In their retirement years, Gene has enjoyed flying radio-controlled airplanes and volunteering his time at the Westfield Senior Center in a variety of capacities including delivering brown bag lunches. Gene also enjoyed his time as a helper for the fourth grade at Franklin Avenue School, and is currently a “street representative” for the residential association at Hampden Village.
For Betty, she stays busy reading and working on puzzles, and watching her great-grandchildren.
“I am the family psychologist,” she jokes, adding, “they call me when they have a problem.”
For Betty and Gene, their advice to others is simple – learn to get along, love each other, and don’t argue a lot.
“He’s a joker which also attracted me to him,” said Betty.
Southwick residents Theresa and Ross Rogers – who will be married 68 years on April 19, first met at the Park Theatre in Westfield.
“I went to the movies with a girlfriend and we started to talk to Ross and his friend,” said Theresa, who were both 17 at the time.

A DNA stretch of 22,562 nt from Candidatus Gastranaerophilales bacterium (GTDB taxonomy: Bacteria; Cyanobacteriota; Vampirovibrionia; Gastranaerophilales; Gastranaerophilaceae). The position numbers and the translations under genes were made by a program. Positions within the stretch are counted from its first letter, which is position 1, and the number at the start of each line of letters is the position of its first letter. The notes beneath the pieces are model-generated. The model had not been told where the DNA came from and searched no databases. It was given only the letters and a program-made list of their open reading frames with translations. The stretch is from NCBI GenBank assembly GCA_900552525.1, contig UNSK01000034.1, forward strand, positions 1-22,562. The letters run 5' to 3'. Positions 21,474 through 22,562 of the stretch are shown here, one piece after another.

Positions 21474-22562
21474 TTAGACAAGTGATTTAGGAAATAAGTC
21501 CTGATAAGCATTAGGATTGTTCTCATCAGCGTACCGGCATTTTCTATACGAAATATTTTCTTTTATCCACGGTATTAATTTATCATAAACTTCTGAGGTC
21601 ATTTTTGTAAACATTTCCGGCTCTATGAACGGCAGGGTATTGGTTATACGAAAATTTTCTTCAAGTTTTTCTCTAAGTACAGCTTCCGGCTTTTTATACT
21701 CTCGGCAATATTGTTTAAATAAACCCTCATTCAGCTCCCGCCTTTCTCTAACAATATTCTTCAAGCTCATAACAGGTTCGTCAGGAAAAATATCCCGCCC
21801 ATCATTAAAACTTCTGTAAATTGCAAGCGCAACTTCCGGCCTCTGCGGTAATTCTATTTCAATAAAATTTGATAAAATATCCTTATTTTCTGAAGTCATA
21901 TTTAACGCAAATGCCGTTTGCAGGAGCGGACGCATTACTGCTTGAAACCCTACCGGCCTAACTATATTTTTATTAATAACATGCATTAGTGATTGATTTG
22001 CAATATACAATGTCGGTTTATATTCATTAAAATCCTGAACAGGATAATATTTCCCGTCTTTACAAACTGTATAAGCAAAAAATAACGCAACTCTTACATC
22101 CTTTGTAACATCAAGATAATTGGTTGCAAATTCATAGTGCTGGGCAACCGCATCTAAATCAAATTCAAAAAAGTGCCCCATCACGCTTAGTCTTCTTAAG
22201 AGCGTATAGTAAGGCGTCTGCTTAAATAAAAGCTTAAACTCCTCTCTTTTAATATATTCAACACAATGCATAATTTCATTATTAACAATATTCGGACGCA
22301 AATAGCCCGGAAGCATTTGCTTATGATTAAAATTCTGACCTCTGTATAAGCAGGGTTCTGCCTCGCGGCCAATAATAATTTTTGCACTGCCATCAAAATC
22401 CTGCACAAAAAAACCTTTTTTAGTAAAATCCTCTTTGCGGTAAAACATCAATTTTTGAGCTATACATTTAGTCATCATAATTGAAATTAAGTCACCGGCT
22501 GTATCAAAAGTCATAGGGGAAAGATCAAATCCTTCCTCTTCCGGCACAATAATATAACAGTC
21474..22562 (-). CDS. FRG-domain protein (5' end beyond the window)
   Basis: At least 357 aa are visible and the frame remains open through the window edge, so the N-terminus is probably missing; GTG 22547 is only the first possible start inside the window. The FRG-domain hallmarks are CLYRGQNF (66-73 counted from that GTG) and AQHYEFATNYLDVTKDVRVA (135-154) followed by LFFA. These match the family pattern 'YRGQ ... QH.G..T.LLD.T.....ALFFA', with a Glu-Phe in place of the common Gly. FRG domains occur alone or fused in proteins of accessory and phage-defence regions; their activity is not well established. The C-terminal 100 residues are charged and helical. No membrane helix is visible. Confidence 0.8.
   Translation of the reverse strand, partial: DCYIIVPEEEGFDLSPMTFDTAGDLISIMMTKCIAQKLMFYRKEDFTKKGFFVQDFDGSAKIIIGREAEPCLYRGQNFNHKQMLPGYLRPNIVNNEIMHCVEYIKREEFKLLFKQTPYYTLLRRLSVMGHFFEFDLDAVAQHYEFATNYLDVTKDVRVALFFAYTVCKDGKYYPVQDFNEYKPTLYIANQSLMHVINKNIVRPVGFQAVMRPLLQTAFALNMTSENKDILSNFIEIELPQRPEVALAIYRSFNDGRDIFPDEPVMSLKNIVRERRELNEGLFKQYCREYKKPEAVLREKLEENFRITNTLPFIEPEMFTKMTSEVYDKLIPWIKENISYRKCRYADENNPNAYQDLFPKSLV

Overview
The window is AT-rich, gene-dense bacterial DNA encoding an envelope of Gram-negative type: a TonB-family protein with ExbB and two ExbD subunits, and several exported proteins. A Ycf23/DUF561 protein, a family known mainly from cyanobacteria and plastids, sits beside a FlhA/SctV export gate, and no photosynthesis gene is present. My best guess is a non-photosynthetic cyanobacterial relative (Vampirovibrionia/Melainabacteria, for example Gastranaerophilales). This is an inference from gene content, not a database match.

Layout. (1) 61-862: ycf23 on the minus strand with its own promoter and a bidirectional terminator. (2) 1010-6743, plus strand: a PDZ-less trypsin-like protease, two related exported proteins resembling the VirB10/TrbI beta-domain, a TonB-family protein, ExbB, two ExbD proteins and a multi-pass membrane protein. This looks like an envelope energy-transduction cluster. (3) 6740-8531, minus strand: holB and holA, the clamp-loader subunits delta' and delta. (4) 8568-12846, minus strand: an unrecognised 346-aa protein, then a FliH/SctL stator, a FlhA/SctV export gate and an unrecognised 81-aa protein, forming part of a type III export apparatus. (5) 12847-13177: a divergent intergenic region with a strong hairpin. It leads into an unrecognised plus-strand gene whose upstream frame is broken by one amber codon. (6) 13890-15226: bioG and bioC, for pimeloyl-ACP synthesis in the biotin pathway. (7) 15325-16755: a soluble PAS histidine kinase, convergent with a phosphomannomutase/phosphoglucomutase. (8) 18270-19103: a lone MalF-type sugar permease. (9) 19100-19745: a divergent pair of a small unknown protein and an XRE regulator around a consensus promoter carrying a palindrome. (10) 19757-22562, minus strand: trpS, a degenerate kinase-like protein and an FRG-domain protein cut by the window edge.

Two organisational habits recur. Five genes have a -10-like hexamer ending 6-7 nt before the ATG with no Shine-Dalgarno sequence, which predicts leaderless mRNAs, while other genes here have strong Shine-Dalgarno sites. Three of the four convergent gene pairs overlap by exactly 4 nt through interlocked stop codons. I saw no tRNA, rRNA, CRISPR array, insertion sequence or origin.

“My first impression of Ross was he seemed very nice,” she said.
The couple married a year later at St. Peter’s Church on State Street.
“That was my church and my parents,” said Theresa, adding in later years they would attend St. Mary’s Church.
When the teens were just starting out, Theresa said they didn’t have a car and were grateful when her grandmother bought a 1947 Chrysler for them.
Over the years Ross worked for Adams Nursery and the Westfield River Paper Company, and she worked for Grant’s, Fowler Farms, and Moltenbrey’s Market in Huntington.
The couple raised five children and now have nine grandchildren and 16 great-grandchildren.
While the couple lived in Huntington and Russell over the years, they settled on Southwick seven years ago.
In their retirement years, Theresa and Ross both have enjoyed volunteer work – especially at the Southwick Senior Center.
“We have missed doing it now because of the pandemic,” said Theresa, adding, “everyone is so nice to work with there.”
Both Ross and Theresa agree one of the secrets for a successful marriage centers on being “patient” with each other.
“Ross has always been easy going and we both have helped each other out and figured things out during our ups and downs,” said Theresa.
All sound advice from couples who have weathered the trials and tribulations of sharing each other’s lives – and continue to enjoy the love that has bound them together all these years.